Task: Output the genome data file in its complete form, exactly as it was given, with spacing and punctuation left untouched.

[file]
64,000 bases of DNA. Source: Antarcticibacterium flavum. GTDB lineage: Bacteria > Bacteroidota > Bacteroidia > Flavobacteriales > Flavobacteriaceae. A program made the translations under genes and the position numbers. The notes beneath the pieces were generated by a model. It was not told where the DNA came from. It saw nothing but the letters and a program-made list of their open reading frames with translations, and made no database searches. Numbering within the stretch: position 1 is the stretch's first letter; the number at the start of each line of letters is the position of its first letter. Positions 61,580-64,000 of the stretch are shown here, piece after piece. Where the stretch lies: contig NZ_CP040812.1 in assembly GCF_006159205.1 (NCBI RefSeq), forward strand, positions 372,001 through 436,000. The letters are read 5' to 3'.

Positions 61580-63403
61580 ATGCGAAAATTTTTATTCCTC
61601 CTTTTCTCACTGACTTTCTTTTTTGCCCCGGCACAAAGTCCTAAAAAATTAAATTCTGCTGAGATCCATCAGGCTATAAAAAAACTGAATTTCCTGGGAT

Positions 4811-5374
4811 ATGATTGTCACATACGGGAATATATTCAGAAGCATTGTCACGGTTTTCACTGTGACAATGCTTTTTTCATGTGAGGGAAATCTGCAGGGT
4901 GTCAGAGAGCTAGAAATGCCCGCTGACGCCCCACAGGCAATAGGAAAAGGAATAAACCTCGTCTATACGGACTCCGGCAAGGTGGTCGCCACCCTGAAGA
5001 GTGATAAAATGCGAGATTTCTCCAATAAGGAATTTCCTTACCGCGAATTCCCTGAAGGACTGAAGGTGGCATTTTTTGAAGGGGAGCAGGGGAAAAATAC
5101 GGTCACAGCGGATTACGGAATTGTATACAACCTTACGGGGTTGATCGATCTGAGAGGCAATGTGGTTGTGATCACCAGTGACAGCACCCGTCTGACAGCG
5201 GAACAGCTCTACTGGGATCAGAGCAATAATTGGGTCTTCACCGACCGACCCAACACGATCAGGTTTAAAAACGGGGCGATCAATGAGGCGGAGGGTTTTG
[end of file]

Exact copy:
64,000 bases of DNA. Source: Antarcticibacterium flavum. GTDB lineage: Bacteria > Bacteroidota > Bacteroidia > Flavobacteriales > Flavobacteriaceae. A program made the translations under genes and the position numbers. The notes beneath the pieces were generated by a model. It was not told where the DNA came from. It saw nothing but the letters and a program-made list of their open reading frames with translations, and made no database searches. Numbering within the stretch: position 1 is the stretch's first letter; the number at the start of each line of letters is the position of its first letter. Positions 61,580-64,000 of the stretch are shown here, piece after piece. Where the stretch lies: contig NZ_CP040812.1 in assembly GCF_006159205.1 (NCBI RefSeq), forward strand, positions 372,001 through 436,000. The letters are read 5' to 3'.

Positions 61580-63403
61580 ATGCGAAAATTTTTATTCCTC
61601 CTTTTCTCACTGACTTTCTTTTTTGCCCCGGCACAAAGTCCTAAAAAATTAAATTCTGCTGAGATCCATCAGGCTATAAAAAAACTGAATTTCCTGGGAT

Positions 4811-5374
4811 ATGATTGTCACATACGGGAATATATTCAGAAGCATTGTCACGGTTTTCACTGTGACAATGCTTTTTTCATGTGAGGGAAATCTGCAGGGT
4901 GTCAGAGAGCTAGAAATGCCCGCTGACGCCCCACAGGCAATAGGAAAAGGAATAAACCTCGTCTATACGGACTCCGGCAAGGTGGTCGCCACCCTGAAGA
5001 GTGATAAAATGCGAGATTTCTCCAATAAGGAATTTCCTTACCGCGAATTCCCTGAAGGACTGAAGGTGGCATTTTTTGAAGGGGAGCAGGGGAAAAATAC
5101 GGTCACAGCGGATTACGGAATTGTATACAACCTTACGGGGTTGATCGATCTGAGAGGCAATGTGGTTGTGATCACCAGTGACAGCACCCGTCTGACAGCG
5201 GAACAGCTCTACTGGGATCAGAGCAATAATTGGGTCTTCACCGACCGACCCAACACGATCAGGTTTAAAAACGGGGCGATCAATGAGGCGGAGGGTTTTG